• Not finding enjoyment in previously enjoyed activities, such as quitting sports or skipping classes.
  • Saying goodbye to people.

How we can help one another

“Preventing suicide is the responsibility of the whole community. Everyone plays a part in suicide prevention”. (NAMI-CONNECT, 2021, p. 1). Ask the difficult questions and then LISTEN. One of the most helpful therapeutic communication skills is to be silent. We are often quick to fill empty pauses or to ask closed-ended questions. Time should be allowed so that the person in crisis can gather their thoughts and respond honestly. Our observations should include looking at the congruence between body language and spoken language. People who are feeling suicidal can be very good at masking their pain and saying everything is okay. Do they look you in the eye when saying they are okay? Do they fidget while telling you they are fine? Any mention of suicidal thoughts should be taken seriously, even if you know the person frequently reports suicidality but has never made an actual attempt.

Allowing the person to talk about how they feel, their triggers and determining a course of action is the best way to support the person. Remember that the person is in crisis. The pain they are feeling is very real to them. Do not judge them. Be in the moment with them so they feel safe. Some people get very embarrassed to be having feelings of self-harm. It can be against their culture or religious beliefs, thus adding to the turmoil they are experiencing. When I talk to anyone in crisis, be it a patient, student or co-worker, I am sure to ask questions about when these feelings began, what might have triggered them, if they have ever felt this way before and I ALWAYS ask if they have a specific plan.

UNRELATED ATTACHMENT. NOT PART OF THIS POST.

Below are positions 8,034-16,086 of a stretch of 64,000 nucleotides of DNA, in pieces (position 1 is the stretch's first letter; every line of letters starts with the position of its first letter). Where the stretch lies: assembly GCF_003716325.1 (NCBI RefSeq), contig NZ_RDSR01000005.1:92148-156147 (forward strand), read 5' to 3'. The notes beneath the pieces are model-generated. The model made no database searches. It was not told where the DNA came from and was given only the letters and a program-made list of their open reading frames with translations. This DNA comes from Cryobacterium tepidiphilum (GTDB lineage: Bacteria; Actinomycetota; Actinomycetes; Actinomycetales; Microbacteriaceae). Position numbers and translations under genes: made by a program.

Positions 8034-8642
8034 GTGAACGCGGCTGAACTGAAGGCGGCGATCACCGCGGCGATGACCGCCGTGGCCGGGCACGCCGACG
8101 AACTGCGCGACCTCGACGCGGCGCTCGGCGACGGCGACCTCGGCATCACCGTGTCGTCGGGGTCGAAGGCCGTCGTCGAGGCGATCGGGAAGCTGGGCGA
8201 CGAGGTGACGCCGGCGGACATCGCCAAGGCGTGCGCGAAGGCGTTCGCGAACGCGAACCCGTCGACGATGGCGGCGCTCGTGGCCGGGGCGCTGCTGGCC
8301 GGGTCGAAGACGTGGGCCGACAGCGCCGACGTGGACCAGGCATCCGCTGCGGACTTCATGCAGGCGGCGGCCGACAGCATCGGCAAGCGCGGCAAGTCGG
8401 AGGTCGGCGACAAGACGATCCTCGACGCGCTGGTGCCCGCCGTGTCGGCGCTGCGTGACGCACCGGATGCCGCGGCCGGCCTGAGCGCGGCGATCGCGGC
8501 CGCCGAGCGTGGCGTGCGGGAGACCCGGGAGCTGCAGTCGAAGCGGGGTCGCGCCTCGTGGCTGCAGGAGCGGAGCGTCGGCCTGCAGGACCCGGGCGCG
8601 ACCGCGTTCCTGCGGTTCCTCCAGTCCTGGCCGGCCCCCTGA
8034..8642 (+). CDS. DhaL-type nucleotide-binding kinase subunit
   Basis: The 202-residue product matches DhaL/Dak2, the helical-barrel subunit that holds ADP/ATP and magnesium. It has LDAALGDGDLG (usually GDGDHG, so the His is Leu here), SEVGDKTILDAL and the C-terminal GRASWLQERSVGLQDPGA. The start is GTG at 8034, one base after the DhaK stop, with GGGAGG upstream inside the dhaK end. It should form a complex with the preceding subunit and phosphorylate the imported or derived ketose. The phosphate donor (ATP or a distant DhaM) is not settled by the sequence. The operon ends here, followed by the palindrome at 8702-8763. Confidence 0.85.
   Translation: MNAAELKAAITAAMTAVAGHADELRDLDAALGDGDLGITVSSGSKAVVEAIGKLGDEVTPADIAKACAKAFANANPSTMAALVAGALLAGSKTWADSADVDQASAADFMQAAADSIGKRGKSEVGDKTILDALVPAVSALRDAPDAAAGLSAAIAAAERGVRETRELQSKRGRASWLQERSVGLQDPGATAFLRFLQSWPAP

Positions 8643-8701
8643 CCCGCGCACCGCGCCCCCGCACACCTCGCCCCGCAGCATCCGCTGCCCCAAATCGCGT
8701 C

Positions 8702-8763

Reducing the stigma of suicide includes changing the way we describe it. Instead of saying that a person “committed suicide”, which sounds like they have committed a mortal sin, use the words “suicided” or “died by suicide” or “took their own life.” Many people are simply afraid to say the word suicide. Talk about it. Share information and resources. The more we hear the word the less scary it becomes.

If someone you know needs resources the National Suicide Prevention Helpline is available 24 hours per day, seven days per week at 800-273-TALK (8255). Another option is the Crisis Text Line. Simply type HOME to 741741, within the United States and Canada, to be connected to a crisis counselor. Our university has a student counseling center so we have the option of either referring students or walking them to the clinic. In the case of imminent danger call 911.